Friday, 9 July 2010

The one-page CV?

[From a comment on this post.]

I've been on both sides of this divide, having interviewed probably several hundred candidates in my time. I wish it had been fewer, but in many companies the CV filtration isn't done by people with skill types similar to the candidate.

Let's kick off with the thread subject: one-page CVs.

No. Well, a qualified no.

I want to see a front page that summarises the skill sets and levels - qualifications too, if the candidate's only had a short career so far - followed by 2-3 pages that go into more detail.

That first page tells me whether it's worth reading the others. It should be a set of facts, uncluttered, and unencumbered by fancy styling. Use one font, consistently. If it's hard on the eye, I've another ten in the pile that are more readable, plus evidence that you don't understand customer requirements, or don't care.

On the other hand, I don't want a Victorian novel, either. I've been programming since '75, in the industry since '85, worked with many companies, and my CV runs to four uncluttered pages. I've only recently expanded it from three. If you've written ten pages of florid prose (the current record is 14, from someone with eight years on the job), I don't want to know.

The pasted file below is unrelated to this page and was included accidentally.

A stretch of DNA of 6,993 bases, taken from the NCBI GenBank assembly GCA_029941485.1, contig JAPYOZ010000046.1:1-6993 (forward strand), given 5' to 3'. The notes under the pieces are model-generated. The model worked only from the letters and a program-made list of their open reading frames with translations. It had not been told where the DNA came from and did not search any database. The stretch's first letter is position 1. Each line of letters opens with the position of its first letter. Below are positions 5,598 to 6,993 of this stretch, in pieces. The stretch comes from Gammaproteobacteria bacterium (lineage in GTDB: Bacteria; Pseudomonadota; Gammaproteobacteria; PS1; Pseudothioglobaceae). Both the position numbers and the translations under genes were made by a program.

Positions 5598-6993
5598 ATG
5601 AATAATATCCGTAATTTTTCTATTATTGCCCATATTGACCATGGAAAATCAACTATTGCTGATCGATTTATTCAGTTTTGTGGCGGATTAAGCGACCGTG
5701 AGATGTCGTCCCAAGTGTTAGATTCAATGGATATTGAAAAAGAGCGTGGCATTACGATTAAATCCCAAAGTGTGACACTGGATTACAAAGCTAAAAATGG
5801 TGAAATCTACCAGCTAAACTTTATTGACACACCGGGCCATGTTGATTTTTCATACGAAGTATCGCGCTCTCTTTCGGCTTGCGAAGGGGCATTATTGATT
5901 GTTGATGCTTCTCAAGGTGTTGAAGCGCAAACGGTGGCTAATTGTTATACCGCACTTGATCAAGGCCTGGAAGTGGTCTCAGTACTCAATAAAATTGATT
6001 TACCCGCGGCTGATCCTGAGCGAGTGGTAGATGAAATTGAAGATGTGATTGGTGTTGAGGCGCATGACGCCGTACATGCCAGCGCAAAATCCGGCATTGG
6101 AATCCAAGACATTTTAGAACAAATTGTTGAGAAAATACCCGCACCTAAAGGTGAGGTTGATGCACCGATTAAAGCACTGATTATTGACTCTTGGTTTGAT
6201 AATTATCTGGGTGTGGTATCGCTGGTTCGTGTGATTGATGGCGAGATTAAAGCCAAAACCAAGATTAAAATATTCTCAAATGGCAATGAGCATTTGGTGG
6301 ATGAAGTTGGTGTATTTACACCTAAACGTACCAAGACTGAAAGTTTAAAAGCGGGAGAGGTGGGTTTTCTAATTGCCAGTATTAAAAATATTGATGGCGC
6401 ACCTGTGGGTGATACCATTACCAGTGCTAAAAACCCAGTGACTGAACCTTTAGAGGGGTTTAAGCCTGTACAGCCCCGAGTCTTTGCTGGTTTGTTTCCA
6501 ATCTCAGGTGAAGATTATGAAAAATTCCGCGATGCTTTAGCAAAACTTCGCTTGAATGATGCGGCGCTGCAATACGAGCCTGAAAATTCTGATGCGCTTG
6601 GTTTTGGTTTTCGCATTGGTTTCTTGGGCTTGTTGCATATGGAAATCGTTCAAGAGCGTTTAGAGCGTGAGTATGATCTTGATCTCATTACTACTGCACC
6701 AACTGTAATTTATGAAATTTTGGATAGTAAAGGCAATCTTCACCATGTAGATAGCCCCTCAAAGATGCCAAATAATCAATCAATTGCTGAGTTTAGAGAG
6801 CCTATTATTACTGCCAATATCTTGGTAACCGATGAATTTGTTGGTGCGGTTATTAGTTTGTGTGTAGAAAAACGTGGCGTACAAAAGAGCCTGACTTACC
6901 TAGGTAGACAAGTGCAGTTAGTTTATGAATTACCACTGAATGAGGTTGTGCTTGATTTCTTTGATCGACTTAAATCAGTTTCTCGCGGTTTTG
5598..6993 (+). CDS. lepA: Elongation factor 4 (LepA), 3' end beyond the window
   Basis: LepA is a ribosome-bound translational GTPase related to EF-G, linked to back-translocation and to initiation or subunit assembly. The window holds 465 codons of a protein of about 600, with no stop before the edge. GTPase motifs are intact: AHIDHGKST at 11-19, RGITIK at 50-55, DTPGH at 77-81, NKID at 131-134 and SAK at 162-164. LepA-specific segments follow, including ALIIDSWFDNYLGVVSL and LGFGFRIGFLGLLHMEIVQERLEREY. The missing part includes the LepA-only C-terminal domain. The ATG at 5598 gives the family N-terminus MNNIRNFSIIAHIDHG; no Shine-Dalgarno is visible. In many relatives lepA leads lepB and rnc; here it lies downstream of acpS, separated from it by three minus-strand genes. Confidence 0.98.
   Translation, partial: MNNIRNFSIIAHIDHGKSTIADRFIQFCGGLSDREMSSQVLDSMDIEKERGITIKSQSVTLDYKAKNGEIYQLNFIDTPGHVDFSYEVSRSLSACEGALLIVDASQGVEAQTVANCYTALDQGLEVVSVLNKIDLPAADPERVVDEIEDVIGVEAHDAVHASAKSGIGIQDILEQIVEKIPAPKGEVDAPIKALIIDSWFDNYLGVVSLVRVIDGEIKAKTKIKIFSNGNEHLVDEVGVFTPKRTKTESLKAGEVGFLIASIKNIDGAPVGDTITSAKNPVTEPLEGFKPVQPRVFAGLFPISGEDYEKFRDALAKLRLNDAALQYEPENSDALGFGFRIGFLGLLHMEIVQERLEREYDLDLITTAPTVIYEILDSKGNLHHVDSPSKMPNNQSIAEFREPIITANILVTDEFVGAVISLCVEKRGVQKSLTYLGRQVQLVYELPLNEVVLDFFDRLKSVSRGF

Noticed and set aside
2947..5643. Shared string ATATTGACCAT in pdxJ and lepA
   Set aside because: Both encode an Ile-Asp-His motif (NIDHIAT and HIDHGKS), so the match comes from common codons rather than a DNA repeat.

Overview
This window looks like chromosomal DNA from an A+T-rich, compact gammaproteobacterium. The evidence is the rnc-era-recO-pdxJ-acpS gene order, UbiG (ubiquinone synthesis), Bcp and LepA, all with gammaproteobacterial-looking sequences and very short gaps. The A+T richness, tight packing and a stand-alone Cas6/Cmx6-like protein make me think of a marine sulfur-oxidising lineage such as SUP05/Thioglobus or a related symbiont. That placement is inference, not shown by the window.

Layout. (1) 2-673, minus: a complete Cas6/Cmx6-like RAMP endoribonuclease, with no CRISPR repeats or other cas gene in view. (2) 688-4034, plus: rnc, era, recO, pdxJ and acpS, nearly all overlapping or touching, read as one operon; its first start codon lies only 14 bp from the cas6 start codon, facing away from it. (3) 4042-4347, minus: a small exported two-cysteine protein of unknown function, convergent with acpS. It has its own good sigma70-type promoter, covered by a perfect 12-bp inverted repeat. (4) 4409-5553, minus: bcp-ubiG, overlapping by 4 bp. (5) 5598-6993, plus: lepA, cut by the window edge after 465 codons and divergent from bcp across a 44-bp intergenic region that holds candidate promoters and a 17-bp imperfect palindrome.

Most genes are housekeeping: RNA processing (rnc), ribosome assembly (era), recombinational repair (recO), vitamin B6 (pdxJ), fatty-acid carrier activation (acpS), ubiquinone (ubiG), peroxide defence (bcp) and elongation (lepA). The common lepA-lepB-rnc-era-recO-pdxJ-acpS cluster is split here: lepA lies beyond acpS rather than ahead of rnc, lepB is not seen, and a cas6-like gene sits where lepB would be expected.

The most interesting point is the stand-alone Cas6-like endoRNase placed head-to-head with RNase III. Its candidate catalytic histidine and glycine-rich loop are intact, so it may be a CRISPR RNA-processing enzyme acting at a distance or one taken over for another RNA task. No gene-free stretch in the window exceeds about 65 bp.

Remember you're dealing with several humans and a computer. The humans are reading your epistle; the computer is trying to scrape it for keywords. Keep everyone happy, and you're in the group that's in with a chance of interview.

Good luck.

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